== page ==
Download the latest issue of Business Today Magazine just for Rs.49
Requiem for a Code

Requiem for a Code

While some proposals of the abandoned Direct Taxes Code are already in force, its wider objectives seem to have been abandoned.

The government's announcement in November that headline corporate tax may soon be reduced from 30 to 25 per cent is confirmation yet again that the Direct Taxes Code (DTC) is dead and buried. This particular reform was to have been an important component of the DTC package. It is another matter that the announcement has corporate houses worried, since, alongside the reduction, all current exemptions will also be withdrawn. Currently, the exemptions enable most companies to effectively pay 22-23 per cent corporate tax, and once these go, taking the additional surcharge and education cess into account, they could well end up paying around 29 per cent.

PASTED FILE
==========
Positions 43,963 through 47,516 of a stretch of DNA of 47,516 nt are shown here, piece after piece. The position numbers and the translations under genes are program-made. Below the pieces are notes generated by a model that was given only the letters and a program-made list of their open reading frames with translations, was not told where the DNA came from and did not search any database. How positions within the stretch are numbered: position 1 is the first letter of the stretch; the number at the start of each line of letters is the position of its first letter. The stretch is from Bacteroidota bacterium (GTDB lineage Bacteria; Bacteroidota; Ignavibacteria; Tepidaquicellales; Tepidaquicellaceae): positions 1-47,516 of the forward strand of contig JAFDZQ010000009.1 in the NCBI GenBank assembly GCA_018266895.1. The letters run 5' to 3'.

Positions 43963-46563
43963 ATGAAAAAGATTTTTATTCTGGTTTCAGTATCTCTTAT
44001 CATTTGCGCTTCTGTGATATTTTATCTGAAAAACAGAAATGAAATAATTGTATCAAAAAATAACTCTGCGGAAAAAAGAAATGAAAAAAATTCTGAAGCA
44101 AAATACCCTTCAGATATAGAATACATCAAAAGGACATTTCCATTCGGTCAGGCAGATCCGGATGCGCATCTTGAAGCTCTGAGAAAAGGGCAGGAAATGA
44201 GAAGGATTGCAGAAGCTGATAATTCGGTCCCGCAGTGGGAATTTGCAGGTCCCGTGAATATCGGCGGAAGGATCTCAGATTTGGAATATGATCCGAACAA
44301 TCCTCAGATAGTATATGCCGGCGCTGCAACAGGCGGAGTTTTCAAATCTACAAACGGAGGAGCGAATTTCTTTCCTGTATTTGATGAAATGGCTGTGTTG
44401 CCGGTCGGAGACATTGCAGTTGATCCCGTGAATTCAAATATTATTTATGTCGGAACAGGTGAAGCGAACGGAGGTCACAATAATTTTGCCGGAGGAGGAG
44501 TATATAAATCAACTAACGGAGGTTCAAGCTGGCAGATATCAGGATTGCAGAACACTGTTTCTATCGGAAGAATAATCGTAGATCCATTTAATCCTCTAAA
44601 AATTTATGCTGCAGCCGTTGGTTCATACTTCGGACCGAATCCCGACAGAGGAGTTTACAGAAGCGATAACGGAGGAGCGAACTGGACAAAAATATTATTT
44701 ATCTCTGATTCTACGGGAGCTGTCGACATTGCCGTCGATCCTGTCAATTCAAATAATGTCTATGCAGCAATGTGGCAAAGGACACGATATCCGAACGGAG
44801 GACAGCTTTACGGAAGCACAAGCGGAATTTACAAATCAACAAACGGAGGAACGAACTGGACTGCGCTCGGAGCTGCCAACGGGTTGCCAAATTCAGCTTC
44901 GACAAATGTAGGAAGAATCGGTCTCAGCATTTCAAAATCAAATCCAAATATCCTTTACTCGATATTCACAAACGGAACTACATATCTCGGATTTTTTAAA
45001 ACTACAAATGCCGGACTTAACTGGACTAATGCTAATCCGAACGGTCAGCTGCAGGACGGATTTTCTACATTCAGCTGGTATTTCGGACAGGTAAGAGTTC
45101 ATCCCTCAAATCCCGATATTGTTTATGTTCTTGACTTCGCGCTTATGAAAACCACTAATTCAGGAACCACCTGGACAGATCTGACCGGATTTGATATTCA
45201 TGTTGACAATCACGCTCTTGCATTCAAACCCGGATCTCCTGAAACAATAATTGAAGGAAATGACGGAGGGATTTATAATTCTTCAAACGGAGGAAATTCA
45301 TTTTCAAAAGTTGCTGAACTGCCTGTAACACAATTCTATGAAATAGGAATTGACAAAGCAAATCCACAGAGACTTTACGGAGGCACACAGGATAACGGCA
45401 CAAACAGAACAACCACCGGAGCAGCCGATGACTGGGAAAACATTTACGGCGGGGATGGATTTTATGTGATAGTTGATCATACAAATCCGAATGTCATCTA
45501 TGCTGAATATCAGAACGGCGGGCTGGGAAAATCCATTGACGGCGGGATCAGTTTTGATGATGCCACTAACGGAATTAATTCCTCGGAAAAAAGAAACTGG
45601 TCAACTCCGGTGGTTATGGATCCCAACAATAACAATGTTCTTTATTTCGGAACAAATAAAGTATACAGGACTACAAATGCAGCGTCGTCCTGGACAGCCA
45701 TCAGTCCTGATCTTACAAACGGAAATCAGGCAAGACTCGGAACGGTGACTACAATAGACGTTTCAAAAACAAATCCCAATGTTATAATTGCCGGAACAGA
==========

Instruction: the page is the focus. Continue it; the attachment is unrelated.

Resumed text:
For a number of years under the previous United Progressive Alliance (UPA) government, the DTC was spoken of in the same breath as the Goods and Services Tax (GST), as the two reforms that would transform the country's tax system. But with the coming of the National Democratic Alliance (NDA) government, while the GST has been taken up in right earnest - though it is being hotly debated in Parliament with many points of contention - the DTC has been all but forgotten. Indeed, its death knell was sounded by none other than Finance Minister Arun Jaitley himself, when he declared in his last Budget speech that "there is no great merit in going ahead with the DTC as it exists today".